eBay is undertaking a fully-fledged media campaign in Australia, securing an interview with the prestigious ABC Lateline Business programme. The online auctioneer-and-budding-mall has used the platform – and an extraordinarily soft interview – to call for Australia’s competition regulator to intervene in online retail in Australia.
Apple has sued Amazon.com, claiming the retail giant is using its "App Store" trademark without proper consent.
The security of software used to control hardware at nuclear plants, gas refineries and other industrial settings is coming under renewed scrutiny as researchers released attack code exploiting dozens of serious vulnerabilities in widely used programs.
Open...and ShutYou probably didn't notice, but a mini-war has been brewing on the Linux desktop. While Apple, Google, Microsoft and others earn billions claiming ground in the mobile computing gold rush, lesser-known open-source organizations like Canonical, Banshee, and Gnome are fighting over sums as small as $3,000 and which desktop UI will win out on Ubuntu.
Android App of the WeekSending information from your phone to someone else’s in real time while still talking to them is something most of us have wanted to do at one time or another. Now, thanks to Thrutu, you can.
The government has said it will introduce new processes to share data about foreign nationals who have outstanding debts for NHS treatment with the UK Border Agency.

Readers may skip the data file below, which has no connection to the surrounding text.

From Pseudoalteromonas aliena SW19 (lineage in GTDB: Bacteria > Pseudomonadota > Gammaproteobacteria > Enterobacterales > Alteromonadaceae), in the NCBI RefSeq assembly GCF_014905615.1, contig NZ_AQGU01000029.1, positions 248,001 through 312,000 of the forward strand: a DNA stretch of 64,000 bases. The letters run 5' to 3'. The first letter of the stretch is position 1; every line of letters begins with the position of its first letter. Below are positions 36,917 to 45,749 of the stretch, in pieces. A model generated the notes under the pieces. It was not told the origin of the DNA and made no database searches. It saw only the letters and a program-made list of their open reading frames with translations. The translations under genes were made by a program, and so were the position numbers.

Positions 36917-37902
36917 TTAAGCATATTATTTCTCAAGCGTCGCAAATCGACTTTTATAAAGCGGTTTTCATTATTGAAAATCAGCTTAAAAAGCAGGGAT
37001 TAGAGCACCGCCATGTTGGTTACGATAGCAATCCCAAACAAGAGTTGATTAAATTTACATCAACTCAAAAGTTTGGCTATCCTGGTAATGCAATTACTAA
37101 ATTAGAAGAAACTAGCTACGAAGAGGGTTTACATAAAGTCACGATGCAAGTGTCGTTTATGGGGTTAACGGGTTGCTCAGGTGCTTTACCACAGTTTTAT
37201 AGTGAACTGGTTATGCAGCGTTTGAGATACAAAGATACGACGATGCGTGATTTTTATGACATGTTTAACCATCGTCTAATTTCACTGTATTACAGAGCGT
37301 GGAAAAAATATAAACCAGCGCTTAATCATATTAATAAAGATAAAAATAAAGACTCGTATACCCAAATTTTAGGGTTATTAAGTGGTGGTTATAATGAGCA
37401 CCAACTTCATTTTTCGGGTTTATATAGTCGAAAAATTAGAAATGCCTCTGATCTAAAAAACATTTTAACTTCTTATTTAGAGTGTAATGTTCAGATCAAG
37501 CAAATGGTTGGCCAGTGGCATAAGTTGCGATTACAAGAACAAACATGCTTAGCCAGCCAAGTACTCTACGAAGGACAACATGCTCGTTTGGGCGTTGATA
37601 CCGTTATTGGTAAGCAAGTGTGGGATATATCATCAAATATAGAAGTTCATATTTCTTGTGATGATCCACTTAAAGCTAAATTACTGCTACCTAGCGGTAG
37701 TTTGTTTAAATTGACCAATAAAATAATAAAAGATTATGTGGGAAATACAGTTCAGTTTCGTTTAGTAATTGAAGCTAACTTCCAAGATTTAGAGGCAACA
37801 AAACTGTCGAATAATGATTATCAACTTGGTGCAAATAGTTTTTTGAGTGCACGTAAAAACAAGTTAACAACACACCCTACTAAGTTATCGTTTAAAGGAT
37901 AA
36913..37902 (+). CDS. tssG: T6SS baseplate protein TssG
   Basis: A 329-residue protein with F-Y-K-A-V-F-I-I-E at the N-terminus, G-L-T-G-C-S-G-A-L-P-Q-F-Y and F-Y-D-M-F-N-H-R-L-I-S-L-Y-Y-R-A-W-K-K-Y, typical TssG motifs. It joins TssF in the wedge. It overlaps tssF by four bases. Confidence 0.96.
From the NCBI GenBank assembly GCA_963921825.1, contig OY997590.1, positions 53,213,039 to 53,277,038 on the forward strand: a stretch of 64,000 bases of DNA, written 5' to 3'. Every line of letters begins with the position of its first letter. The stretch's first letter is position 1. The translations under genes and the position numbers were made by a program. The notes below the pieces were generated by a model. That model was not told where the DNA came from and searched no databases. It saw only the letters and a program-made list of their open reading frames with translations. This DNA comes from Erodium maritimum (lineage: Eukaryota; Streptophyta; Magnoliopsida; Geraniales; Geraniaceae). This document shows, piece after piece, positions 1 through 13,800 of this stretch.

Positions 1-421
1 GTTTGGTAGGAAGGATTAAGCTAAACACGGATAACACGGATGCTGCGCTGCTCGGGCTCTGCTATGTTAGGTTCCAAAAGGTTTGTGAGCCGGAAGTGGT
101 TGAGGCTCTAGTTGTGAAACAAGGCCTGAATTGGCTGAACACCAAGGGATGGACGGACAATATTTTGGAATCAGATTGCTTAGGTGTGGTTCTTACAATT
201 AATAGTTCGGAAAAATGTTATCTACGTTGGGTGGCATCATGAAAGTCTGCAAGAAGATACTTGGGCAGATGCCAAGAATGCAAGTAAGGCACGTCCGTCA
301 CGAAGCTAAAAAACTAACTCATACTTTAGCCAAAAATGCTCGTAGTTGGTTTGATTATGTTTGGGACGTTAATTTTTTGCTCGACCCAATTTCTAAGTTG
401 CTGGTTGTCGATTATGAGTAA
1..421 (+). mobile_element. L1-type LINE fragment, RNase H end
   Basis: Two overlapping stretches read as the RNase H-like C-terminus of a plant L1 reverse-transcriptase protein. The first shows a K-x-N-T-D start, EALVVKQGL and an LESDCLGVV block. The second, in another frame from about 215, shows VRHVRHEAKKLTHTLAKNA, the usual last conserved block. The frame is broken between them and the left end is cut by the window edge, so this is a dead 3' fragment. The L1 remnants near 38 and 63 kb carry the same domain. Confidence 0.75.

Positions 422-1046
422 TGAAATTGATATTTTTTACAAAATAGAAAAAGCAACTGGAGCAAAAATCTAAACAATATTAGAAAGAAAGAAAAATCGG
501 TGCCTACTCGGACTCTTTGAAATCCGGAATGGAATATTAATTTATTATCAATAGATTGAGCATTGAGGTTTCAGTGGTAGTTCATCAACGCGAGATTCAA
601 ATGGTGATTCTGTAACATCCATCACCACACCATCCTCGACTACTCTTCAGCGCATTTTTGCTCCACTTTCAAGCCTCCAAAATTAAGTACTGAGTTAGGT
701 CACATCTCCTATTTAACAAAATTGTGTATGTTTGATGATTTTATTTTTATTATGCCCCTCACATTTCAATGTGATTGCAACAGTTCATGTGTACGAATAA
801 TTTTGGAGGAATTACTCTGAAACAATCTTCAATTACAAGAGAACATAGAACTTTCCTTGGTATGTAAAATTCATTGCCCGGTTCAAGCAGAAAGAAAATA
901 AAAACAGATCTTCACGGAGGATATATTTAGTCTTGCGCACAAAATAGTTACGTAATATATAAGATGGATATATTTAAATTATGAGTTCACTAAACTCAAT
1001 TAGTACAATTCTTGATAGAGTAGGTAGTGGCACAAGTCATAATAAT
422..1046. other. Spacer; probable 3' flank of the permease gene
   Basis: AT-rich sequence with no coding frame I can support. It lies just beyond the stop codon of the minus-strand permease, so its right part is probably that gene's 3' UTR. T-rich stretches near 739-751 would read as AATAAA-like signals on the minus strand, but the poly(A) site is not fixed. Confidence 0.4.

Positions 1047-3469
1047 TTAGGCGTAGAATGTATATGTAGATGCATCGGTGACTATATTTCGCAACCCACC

Some unexpected benchmark results may show how Apple is implementing - or not - a key feature of Intel's second-generation Core i platform, 'Sandy Bridge'.
Ofcom has started consultations on how to run the biggest spectrum auction the UK has ever seen, though it seems maintaining the status quo is the name of the game.
RIM's PlayBook tablet will be out slightly later than planned.
A Texas man has been charged with using spam from compromised machines to hoodwink potential investors into buying virtually worthless stock.
Multiple Reg readers were annoyed at receiving junk mail messages on Monday from addresses they had only registered with online retailer Play.com.
Enterprise flash drive start-up Pliant has brought in Richard Wilmer to run the company, replacing former CEO Amyl Ahola.
ReviewIt’s a chunky little fella, the Jambox, and when you look at it, it’s not instantly clear what it is. Jambox is the creation of Aliph, the makers of the excellent and stylish Jawbone Bluetooth headsets, and the company’s noise-cancelling smarts come into this product, too. In fact, it turns out it’s a great wireless stereo speaker: wireless both because it connects to your music source by Bluetooth and because its rechargeable battery does away with need for a power cable.
The Chinese government has rejected claims that it is responsible for problems with Gmail in recent weeks.
Dell is taking its micro servers, which it first created on a custom basis for dedicated hosters last year, mainstream in the PowerEdge-C line of machines.
As we get closer to the much-anticipated release of Duke Nukem Forever, it's inevitable to be fed more and more details on the game's features.
Hewlett-Packard is moving its NonStop fault tolerant database and operating system up to the latest "Tukwila" Itanium 9300 technology from chip partner Intel.
Open source software might be free to download, but it ends up costing as much as traditional software because of the complexities of supporting it, or inflexible licensing structures. Or so the argument goes.